Friday 24 July 2020 3:14 pm

US economy: Demand hit by new coronavirus lockdowns

The US’s private sector stabilised in June but demand faltered as states re-imposed lockdowns in response to rising coronavirus cases, survey data has shown.

An early estimate of the IHS Markit purchasing managers’ index – a gauge of the health of the economy – hit a six-month high of 50 as output improved after the worst quarter in living memory.

The score of 50 putatively indicated that the private sector was neither shrinking nor growing and was lower than expectations. However, some economists have said the gauge should not be taken too literally. GDP started growing again in May even when the PMI score was below 50.

Survey respondents linked ongoing economic problems to the reintroduction of lockdown measures and travel restrictions hampering new business from abroad.

The US economy appeared on track for a relatively rapid recovery in June as states reopened. Millions of people unexpectedly returned to or found work in May. The unemployment rate fell rather than rose as economists had predicted.

Coronavirus cases knock US economy

Yet since then the country has suffered a surge in new coronavirus cases. New records have been set for cases consistently in the past few weeks. In response, many states such as economically crucial California have reimposed some lockdown restrictions.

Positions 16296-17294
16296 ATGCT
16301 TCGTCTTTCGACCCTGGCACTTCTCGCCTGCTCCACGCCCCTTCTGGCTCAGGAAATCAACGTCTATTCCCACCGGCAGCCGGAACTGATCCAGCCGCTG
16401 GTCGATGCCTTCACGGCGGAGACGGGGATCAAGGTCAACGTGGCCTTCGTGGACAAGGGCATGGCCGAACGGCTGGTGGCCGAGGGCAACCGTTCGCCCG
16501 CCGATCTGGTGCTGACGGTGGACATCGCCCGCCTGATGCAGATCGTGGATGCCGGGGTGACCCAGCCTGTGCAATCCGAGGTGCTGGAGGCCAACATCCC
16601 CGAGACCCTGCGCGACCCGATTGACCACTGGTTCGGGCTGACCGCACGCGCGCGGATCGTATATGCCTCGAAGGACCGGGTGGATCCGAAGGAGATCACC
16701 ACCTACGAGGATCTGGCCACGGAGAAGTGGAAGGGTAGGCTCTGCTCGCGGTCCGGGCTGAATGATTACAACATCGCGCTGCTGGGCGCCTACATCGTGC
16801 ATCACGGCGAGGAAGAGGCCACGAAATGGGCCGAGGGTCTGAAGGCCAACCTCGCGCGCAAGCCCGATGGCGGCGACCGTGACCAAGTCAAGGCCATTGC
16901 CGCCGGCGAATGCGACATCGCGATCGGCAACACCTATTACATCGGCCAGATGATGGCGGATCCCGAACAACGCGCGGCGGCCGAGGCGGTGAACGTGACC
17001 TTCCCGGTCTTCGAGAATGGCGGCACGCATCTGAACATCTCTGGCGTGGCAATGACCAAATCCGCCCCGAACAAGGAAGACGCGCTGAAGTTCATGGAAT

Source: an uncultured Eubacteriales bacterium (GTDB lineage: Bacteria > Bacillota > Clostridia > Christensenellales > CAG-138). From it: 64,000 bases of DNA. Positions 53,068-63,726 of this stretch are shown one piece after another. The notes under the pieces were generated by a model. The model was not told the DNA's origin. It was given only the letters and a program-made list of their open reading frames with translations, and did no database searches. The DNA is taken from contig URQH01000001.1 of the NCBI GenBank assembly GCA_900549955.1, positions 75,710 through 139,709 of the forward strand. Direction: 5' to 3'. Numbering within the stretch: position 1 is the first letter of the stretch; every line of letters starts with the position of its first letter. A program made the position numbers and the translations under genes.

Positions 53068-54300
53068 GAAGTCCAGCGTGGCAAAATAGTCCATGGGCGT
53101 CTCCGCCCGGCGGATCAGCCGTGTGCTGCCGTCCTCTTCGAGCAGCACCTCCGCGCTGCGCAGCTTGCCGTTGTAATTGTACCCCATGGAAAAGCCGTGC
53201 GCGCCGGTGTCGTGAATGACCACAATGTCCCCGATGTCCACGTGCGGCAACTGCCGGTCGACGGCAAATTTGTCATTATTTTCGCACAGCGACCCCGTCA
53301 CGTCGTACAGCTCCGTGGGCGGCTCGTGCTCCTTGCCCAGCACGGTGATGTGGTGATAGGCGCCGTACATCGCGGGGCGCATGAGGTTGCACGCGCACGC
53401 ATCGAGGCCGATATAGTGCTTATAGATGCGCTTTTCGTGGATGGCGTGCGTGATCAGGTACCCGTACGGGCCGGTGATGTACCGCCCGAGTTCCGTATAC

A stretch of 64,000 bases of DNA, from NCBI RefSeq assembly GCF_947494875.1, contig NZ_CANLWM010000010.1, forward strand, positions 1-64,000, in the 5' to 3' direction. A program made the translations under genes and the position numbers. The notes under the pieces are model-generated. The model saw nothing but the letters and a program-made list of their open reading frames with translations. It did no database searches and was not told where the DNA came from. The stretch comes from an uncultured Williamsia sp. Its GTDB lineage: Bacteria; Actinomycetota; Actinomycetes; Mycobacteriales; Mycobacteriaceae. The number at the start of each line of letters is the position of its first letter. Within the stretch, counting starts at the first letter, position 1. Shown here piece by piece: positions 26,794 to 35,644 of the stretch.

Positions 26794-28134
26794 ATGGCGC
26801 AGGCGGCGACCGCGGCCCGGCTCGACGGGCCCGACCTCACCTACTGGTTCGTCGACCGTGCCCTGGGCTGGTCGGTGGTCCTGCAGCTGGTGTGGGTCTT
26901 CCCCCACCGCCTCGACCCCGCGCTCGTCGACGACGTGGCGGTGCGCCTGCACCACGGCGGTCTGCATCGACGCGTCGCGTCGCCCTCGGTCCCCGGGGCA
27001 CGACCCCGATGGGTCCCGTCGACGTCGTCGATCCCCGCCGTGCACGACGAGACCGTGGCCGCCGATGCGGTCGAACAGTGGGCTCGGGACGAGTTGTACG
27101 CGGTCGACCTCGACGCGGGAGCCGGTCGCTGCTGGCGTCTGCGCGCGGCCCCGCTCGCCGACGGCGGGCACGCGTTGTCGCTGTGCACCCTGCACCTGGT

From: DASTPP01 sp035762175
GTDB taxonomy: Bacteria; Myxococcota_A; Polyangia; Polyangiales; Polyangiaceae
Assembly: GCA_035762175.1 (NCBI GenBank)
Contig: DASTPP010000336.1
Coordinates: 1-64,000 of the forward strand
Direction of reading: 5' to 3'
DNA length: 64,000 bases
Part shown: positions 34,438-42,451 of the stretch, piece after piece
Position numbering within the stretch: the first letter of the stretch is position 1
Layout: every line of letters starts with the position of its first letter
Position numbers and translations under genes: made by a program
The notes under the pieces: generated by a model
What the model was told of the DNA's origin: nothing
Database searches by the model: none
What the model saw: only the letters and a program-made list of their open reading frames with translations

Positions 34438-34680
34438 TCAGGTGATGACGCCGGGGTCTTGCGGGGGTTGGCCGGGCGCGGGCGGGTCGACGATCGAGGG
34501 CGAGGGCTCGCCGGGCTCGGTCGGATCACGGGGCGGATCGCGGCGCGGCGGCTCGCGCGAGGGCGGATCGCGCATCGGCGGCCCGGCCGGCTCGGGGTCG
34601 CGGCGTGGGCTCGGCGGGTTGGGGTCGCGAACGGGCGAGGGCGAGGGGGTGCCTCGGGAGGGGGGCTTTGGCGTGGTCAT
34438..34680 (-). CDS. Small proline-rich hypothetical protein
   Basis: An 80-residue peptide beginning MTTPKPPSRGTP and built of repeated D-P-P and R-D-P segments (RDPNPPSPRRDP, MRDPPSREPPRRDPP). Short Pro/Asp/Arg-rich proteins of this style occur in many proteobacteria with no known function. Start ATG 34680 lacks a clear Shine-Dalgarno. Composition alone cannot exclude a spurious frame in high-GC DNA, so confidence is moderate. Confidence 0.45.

“While the stabilisation of business activity in July is welcome news, the lack of growth is a disappointment,” said Chris Williamson, chief business economist at data firm IHS Markit.

“A renewed acceleration in the rate of loss of new business raises concerns that demand is faltering.”

“Many companies, notably in consumer-facing areas of the service sector, linked falling sales to re-imposed lockdowns.”

Despite this, firms took on more workers in July, according to the survey. They also became more optimistic, with sentiment at its best level since April 2019.

Williamson said: “Hopes are qualified, however, by uncertainty over the coronavirus outbreak and the political environment as November’s election draws closer.”